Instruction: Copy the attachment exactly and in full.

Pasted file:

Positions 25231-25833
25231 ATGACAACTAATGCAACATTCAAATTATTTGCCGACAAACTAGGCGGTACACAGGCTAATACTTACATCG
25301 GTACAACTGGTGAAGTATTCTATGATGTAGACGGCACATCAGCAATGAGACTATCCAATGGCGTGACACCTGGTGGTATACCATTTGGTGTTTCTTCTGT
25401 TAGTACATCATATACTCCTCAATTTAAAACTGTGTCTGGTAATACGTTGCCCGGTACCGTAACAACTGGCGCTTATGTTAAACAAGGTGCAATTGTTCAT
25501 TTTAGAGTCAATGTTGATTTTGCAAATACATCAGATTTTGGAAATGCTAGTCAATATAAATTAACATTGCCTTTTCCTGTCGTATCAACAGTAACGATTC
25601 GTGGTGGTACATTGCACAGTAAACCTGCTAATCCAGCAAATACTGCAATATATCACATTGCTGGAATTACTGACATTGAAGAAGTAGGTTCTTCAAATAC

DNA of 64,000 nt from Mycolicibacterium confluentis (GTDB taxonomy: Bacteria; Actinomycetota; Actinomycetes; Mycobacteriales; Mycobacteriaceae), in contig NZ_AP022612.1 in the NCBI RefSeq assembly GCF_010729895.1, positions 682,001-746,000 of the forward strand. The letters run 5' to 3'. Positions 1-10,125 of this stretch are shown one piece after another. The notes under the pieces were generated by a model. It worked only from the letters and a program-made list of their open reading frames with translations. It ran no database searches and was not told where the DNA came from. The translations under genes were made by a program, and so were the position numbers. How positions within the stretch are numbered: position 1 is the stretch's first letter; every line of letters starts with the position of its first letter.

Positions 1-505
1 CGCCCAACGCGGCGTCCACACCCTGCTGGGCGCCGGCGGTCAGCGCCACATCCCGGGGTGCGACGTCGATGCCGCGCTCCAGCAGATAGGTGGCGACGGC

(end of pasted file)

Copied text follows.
Positions 25231-25833
25231 ATGACAACTAATGCAACATTCAAATTATTTGCCGACAAACTAGGCGGTACACAGGCTAATACTTACATCG
25301 GTACAACTGGTGAAGTATTCTATGATGTAGACGGCACATCAGCAATGAGACTATCCAATGGCGTGACACCTGGTGGTATACCATTTGGTGTTTCTTCTGT
25401 TAGTACATCATATACTCCTCAATTTAAAACTGTGTCTGGTAATACGTTGCCCGGTACCGTAACAACTGGCGCTTATGTTAAACAAGGTGCAATTGTTCAT
25501 TTTAGAGTCAATGTTGATTTTGCAAATACATCAGATTTTGGAAATGCTAGTCAATATAAATTAACATTGCCTTTTCCTGTCGTATCAACAGTAACGATTC
25601 GTGGTGGTACATTGCACAGTAAACCTGCTAATCCAGCAAATACTGCAATATATCACATTGCTGGAATTACTGACATTGAAGAAGTAGGTTCTTCAAATAC

DNA of 64,000 nt from Mycolicibacterium confluentis (GTDB taxonomy: Bacteria; Actinomycetota; Actinomycetes; Mycobacteriales; Mycobacteriaceae), in contig NZ_AP022612.1 in the NCBI RefSeq assembly GCF_010729895.1, positions 682,001-746,000 of the forward strand. The letters run 5' to 3'. Positions 1-10,125 of this stretch are shown one piece after another. The notes under the pieces were generated by a model. It worked only from the letters and a program-made list of their open reading frames with translations. It ran no database searches and was not told where the DNA came from. The translations under genes were made by a program, and so were the position numbers. How positions within the stretch are numbered: position 1 is the stretch's first letter; every line of letters starts with the position of its first letter.

Positions 1-505
1 CGCCCAACGCGGCGTCCACACCCTGCTGGGCGCCGGCGGTCAGCGCCACATCCCGGGGTGCGACGTCGATGCCGCGCTCCAGCAGATAGGTGGCGACGGC